Posted by Allison on 10 July 2017, 14:54
Welcome back to the latest currency report, as we see how the British pound fared last week.
The week began on 1.2978 for the British pound against the US dollar, but we had by far the most disappointing start. The first three days were far from impressive, and we experienced a drop in the exchange rate every day leading up to Wednesday evening. At this point, the pound stood at 1.2912. Things improved the day after, as the pound managed to climb back to 1.2935. However, with this still coming in under the original starting rate, and just one day left to trade, it didn’t bode well for the entire week. And indeed, Friday’s closing rate ended up being lower still, on 1.2896.
Let’s move on now to see what occurred against the euro. Here, the pound started trading on 1.1372 and had a better start than we’d seen against the US dollar. Instead of falling, it rose to 1.1401 on Monday night. We then dropped a little to 1.1388 the next day, before rising again to 1.1397 by Wednesday night. Unfortunately, the final two days of the week were disappointing, and Friday’s loss alone was enough to take us to the lowest point of the week, on 1.1300.
Moving on to Hong Kong now, the pound opened trading on 10.129 against the Hong Kong dollar. From there, we had three poor days of trading that took us lower to 10.080 by Wednesday evening. This perked back up to 10.102 on Thursday, before another fall took the pound to the lowest rate for the week, this time on 10.073. This was far from being a convincing performance for the pound, but we still have two more notable currencies to look at. Will the pound do better against the likes of the Aussie and Kiwi dollars?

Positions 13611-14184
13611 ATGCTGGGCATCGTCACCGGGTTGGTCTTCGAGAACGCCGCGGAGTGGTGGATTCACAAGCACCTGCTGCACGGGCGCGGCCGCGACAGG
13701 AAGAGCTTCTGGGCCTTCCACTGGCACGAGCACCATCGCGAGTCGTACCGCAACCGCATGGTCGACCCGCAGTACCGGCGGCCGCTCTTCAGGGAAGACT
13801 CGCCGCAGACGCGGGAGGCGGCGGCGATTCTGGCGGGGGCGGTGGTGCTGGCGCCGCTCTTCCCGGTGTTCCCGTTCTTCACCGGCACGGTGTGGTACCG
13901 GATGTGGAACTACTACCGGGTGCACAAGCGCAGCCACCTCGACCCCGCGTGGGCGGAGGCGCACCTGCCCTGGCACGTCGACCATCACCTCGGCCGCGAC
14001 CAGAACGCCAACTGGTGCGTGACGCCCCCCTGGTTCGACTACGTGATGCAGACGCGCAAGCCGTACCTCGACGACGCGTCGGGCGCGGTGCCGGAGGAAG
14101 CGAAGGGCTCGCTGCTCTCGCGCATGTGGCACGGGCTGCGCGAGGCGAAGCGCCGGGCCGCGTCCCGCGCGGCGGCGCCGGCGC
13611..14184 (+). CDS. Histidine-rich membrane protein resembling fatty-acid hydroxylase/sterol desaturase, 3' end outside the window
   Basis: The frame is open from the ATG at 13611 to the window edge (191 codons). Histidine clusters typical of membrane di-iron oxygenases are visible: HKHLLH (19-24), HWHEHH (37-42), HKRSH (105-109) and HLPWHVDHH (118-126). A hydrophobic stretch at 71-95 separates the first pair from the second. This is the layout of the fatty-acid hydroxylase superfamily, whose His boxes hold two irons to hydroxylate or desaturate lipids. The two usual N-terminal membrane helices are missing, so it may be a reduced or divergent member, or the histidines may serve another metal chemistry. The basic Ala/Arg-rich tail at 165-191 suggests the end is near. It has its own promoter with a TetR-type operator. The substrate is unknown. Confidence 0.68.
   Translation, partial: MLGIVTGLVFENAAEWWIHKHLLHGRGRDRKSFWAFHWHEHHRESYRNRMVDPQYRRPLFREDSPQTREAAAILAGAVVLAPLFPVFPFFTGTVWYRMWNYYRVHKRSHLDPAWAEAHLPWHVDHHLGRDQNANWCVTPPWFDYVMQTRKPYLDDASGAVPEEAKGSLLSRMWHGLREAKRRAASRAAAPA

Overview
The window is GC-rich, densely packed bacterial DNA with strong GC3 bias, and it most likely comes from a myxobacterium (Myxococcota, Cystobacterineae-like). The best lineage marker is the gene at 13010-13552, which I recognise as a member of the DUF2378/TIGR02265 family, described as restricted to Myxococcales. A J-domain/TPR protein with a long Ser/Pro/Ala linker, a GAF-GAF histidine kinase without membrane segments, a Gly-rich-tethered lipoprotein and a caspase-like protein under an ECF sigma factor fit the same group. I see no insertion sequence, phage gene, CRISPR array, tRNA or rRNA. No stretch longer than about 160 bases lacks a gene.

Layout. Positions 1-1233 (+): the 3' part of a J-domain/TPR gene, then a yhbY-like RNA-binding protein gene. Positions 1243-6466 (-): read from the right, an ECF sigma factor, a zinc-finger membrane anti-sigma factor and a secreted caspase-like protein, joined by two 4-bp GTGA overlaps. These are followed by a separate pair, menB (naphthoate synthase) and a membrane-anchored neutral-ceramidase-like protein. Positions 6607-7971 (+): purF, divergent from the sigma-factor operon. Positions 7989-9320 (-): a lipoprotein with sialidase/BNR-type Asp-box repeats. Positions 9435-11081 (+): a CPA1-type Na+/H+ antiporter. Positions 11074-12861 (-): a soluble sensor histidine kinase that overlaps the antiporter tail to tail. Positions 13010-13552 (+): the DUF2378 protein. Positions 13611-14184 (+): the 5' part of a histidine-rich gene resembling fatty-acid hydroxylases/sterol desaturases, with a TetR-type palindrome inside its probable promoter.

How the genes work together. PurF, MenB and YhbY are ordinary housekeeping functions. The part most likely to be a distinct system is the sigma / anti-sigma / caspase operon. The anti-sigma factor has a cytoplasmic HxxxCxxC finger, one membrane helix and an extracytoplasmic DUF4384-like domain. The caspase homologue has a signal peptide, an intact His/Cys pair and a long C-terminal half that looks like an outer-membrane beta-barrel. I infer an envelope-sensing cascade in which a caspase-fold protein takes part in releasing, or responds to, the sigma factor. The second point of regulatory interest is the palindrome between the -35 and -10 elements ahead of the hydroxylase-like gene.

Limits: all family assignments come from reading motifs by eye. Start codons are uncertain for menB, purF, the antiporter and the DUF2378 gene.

Let’s begin with the New Zealand dollar, where the pound’s starting point was 1.7688. We started confidently enough here, rising to 1.7768 on day one, giving us a cushion we may need later in the week. Indeed, we needed it straightaway, as the next two days were far from impressive. We dropped to 1.7752 here by Wednesday night. Thursday was more encouraging, as the pound edged up to 1.7834, which was the highest rate of the week. But a drop to 1.7707 on Friday wiped out some of that increase – albeit leaving us better off than we’d been at the start of the week.
Finally, let’s see whether the pound could get the better of the Australian dollar. We opened trading on 1.6889 here, before rising steadily – and perhaps surprisingly, given what we’ve seen elsewhere – over the first four days of the week. This took us to 1.7052 by Thursday evening. While we fell back to 1.6858 on Friday, this was still higher than we’d started with, so that was good news at least.
The British pound was obviously struggling this week, as we saw yet again where the Canadian dollar was concerned. It fell from 1.6813 to 1.6732.
The news didn’t get any better here, as the pound dropped from 1.2429 to 1.2411 this week.
At least here we managed to get a better result. The pound began trading on 133.048 before rising to 134.289 by Friday evening.
So, we had a couple of noteworthy results last week, even though you needed to look harder to find them. If we wanted better results than that, it seemed we would need to wait to achieve them. The pound was clearly struggling in many respects, and perhaps that is indicative of the Brexit negotiations and uncertainty in many areas. We shall be watching closely to see if we can spot any improvements for next week.